Good Monday morning, Evanston.
Pride was back in Evanston Sunday as people honked their horns and decorated their cars to show support for the LGBTQ+ community. Evanston Pride directed a procession of more than 30 decked-out cars through the city for the second annual Evanston Pride Youth Car Parade. Jackson Adams, Evanston resident and President of Evanston Pride, told the RoundTable that many onlookers were pleasantly surprised and smiled, waved or honked horns at the cars.
“There is a sense of community here,” said Adams. “Our queer population is growing.” The car parade is meant to be a fun reason to get together and celebrate, and also to give the kids a chance to connect.
“We want all the kids to feel included, to feel loved to be seen,” Adams said.
Members of Slow & Steady, Evanston’s over 50 men’s basketball team, recently made the trip to Florida to compete in the 2022 National Senior Games 50-to-55-year age category. Despite losing their first game against the eventual tournament champions, the team won four games in a row to get back into medal contention, ultimately coming away with the silver medal.
“We played nine games in four days. I mean, I’m amazed I came out of that still walking,” team member Steve Cline said. “It really brought us together and brought out the best of us.”
Elsewhere on the RoundTable website
The Fruit Doesn’t Fall Far From The Tree. In this episode of Evanston Rules, hosts Laurice Bell and Ron Whitmore speak with Kimberly Holmes Ross, who is truly her mother’s child. Listen as the daughter of Delores Holmes describes growing up in Evanston, attending District 65 schools and Evanston Township High School – and why she is drawn to the work she is passionate about, serving her community.
At This Time: Sunday at 1:06 p.m. Members of the Clamor & Lace Noise Brigade send off cars in the Evanston Pride Youth Car Parade as they leave Evanston High School. About 30 drivers and two bike riders rode around the city. “It’s a great day to all come together,” said driver Emily Portugal. Visible are (from left) Helena Burgueño on French horn, Carey Anne Farrell on trombone and Nikki O’Neal on glockenspiel. The parade, sponsored by Evanston Pride, supports the for LGBTQ+ community. (Photo by Richard Cahan)
Invention Convention has Nichols buzzing with creative excitement. Nichols Middle School gym was packed Wednesday with parents, teachers, siblings and nearly 230 sixth-grade students representing 12 school classes for the 2022 Invention Convention, where students presented new ideas for fighting climate change locally.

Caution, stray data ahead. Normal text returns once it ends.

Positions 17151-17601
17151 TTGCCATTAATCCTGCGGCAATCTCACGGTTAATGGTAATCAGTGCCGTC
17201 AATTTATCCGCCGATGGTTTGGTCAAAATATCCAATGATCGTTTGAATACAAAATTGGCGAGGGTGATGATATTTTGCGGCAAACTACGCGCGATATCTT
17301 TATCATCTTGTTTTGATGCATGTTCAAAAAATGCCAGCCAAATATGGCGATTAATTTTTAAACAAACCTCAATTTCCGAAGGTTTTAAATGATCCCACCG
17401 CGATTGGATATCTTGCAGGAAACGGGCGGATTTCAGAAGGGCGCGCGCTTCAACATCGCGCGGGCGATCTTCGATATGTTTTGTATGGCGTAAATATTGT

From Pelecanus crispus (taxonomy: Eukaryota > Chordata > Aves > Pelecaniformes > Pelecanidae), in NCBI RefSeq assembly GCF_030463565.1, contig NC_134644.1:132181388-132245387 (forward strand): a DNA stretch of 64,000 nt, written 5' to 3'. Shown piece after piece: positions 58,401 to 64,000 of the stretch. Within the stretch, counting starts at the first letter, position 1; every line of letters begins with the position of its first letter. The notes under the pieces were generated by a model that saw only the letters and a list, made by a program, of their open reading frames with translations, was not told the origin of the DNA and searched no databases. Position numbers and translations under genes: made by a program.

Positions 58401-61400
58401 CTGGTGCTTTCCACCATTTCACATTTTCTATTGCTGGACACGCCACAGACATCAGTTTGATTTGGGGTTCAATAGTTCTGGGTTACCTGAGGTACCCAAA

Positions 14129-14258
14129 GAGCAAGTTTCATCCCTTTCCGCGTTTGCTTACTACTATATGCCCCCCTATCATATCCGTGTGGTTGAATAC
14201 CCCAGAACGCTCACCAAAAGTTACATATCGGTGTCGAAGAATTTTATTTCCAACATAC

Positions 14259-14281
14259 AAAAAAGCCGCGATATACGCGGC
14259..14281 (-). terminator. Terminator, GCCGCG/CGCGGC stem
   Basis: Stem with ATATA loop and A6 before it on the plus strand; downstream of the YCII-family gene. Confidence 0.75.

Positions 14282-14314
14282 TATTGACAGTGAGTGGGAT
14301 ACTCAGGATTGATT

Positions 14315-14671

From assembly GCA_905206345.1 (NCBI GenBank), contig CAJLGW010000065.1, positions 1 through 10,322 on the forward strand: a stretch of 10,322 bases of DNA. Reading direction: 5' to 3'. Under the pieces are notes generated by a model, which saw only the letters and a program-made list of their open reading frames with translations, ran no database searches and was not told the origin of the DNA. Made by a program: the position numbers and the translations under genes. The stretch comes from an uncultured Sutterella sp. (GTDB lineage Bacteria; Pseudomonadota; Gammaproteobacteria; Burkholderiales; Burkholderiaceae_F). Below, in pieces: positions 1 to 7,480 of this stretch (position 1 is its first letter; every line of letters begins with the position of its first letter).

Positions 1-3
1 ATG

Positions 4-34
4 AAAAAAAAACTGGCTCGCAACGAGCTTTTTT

We see flaws, they see charm. Go figure. Dear Gabby, Why does my father, who is a retired cardiac surgeon and honestly something of a snob, understand my boyfriend, who never went to college but can fix anything in the universe, better than he does me?
Boy Scouts host Central Street car wash fundraiser for summer trip. Rising ETHS sophomores Oliver Powell (left) and Eli Corr are raising money for Evanston Boy Scout Troop 929’s mid-July trip to Philmont Scout Ranch BSA in New Mexico. The troop’s car wash Sunday will help four scouts and their parents to hike an average of 10 miles a day and climb 12,500-foot Mount Baldy.
Guest essay: Open letter to Evanston’s Mayor and City Council on City Manager search. “As we enter the next chapter in Evanston’s increasingly desperate search to find a new City Manager, some reassessment is in order. Why do we not seem to be able to get candidates who both suit our needs and who actually want the job?” local activists asked city leaders in a letter published in the RoundTable.
ETHS girls soccer: Wildkits finish 4th at state tourney. After losing 2-0 to Barrington in Friday’s state semifinals and 2-1 to Lincoln-Way Central in the third-place game on Saturday, ETHS lost as many games on the final weekend as they dropped all season. The flat ending to one of the best seasons in program history left coach Stacy Salgado’s squad with a final record of 21-4-1.
Picturing Evanston. “Ultra Violet” is the name of Ouizi’s mural adorning the south wall of 1231 Chicago Ave., just south of Dempster Street. The artist is also known as Louise Jones. (Photo by Joerg Metzner)
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Around the web
Climate change is forcing schools to close early for ‘heat days’. Recent heat waves in cities like Philadelphia and Baltimore, where school buildings typically don’t have air conditioning and districts often don’t have the money to add central air, have forced early dismissals and school closures.
Traveling this summer? Here are book picks for all 50 states (and then some). Check out this list of summer reading recommendations compiled by NPR through interviews with authors, poets, bookstore owners and librarians, who offered suggestions for literature about all 50 states plus D.C. and Puerto Rico.
Paul Zimbrakos, ‘Feared But Respected’ Mentor To Hundreds Of Journalists At City News Bureau, Dies At 86. Zimbrakos worked from 1958 to 2000 at City News Bureau. The now defunct wire service, which was owned by all the Chicago newspapers and served the radio and television stations as well, was a training ground for reporters, many of whom went on to become recognized names in media.
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